There’s a big difference between how we should work out in our 20s and how we should work out when…we’re no longer 20. Experts tell Carol Mithers how to find the perfect fit at any age.
If there’s a magic pill for staying youthful, it may be one that’s hard to swallow: exercise. Daily doses have been proven to thwart a number of aging factors—stress, obesity, heart disease, diabetes—and the longer you’re physically active, the less you’ll notice getting older. The catch is that a 50-year-old’s body is not the same as a 20-year-old’s; you can’t push it the same way you once did, nor should you if you want to keep it in working-out order. So listen to these coaches—they’re talking not just professionally but also firsthand—on how to remain fit, and proud of it, through the decades.
In Your 20s: 30 minutes of weight training followed by 30 minutes of cardio 3x a week, plus 45 to 60 minutes of straight cardio 3x a week. One day of rest.
The great thing about being in your 20s is that your body is so strong; you can get away with abusing it. The bad thing is that you often do, punishing it with late nights and bad eating habits. And you routinely fail to appreciate what you’ve got. This is the decade of anxiety—frantic exercise, fad diets, the mad pursuit of pinup perfection and self-hatred when you fail to meet it. The fitness challenge of these years: Get over it.
“I tell my young clients, ‘Forget looking like Jessica Simpson or Halle Berry, and forget weight; think health,’” says Jeanette Jenkins, a Los Angeles–based private trainer who has worked with rapper Queen Latifah and actress Taryn Manning. The mistake many 20-somethings make is simply opting for “endless cardio and crunches,” adds Vanessa Carver, a personal trainer at Pillar Performance in Encinitas, whose clients include professional ice-skaters and dancers. Lots of cardio is great, she says, especially if you mix it up so you’re really pushing the body. But it’s weight training that builds muscle definition, not to mention bone density, which will be crucial for staying active later on and preventing osteoporosis. “You’ve got to lift more than just three or five pounds,” she says. “If you can do 10 to 15 repetitions of a weight with no real effort, it’s too light. The last 4 or 5 reps should be challenging enough that you feel your muscles getting fatigued.” And put your mind into it, she says. “Lifting weights while chatting on the cell phone is a joke.”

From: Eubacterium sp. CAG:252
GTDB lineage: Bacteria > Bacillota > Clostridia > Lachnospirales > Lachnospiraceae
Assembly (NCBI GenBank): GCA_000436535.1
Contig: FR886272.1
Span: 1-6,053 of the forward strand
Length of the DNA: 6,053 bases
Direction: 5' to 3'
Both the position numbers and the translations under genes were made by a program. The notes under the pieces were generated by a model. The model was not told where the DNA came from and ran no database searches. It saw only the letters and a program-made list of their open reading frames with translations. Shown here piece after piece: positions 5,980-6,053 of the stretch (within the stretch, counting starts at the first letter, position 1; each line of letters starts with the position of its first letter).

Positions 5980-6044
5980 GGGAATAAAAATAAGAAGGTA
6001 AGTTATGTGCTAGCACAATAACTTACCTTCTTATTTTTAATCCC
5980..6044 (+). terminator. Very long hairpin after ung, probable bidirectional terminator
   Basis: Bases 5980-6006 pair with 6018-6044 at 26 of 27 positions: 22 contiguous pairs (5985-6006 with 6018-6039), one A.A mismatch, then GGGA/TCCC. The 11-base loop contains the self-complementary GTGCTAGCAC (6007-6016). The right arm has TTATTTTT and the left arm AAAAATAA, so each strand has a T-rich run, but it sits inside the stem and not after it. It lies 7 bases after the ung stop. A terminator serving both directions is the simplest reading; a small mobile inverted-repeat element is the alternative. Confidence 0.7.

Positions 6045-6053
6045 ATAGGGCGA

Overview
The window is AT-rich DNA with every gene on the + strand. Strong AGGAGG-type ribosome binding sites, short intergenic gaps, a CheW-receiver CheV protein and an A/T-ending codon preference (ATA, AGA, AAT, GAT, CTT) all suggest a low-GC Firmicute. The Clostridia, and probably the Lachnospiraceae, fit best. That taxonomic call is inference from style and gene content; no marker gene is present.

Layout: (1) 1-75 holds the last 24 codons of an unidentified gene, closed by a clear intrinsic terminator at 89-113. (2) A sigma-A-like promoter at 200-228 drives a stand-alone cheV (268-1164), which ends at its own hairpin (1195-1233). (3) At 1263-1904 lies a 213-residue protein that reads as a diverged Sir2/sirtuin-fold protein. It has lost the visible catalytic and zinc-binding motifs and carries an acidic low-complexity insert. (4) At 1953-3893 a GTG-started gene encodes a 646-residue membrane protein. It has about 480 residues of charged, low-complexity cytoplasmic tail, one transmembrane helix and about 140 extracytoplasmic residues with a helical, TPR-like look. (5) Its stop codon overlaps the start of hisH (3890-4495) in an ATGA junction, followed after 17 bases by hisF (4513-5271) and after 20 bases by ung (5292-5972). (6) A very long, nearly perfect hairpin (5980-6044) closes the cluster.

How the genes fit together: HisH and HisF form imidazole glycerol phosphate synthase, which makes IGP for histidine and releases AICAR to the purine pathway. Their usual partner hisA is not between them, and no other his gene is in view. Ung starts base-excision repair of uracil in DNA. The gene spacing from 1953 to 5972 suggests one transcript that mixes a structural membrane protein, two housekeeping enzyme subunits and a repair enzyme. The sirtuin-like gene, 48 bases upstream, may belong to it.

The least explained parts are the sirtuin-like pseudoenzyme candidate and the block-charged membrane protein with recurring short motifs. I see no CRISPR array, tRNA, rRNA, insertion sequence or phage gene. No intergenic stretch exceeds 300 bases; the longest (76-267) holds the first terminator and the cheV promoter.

As for killer abs, “it’s about subcutaneous fat, not how many crunches you do,” says Carver. “There’s no secret here: Eat lean meat, lean fish, vegetables, and fruits.” She suggests forgoing thousands of bouncy, quick sit-ups for focused core work, which strengthens not only the abs but also stabilization muscles and lower back. One great exercise is the “plank.” In a push-up position, balancing on your forearms and toes with legs stretched straight back, pull your belly button toward your spine and hold it tight, keeping your back flat enough for someone to eat off of. Work up to staying there for a full minute. Jenkins also pushes yoga, “which women this age are usually not very attracted to. I want them to learn to be still and to look at themselves from the inside out rather than the outside in.”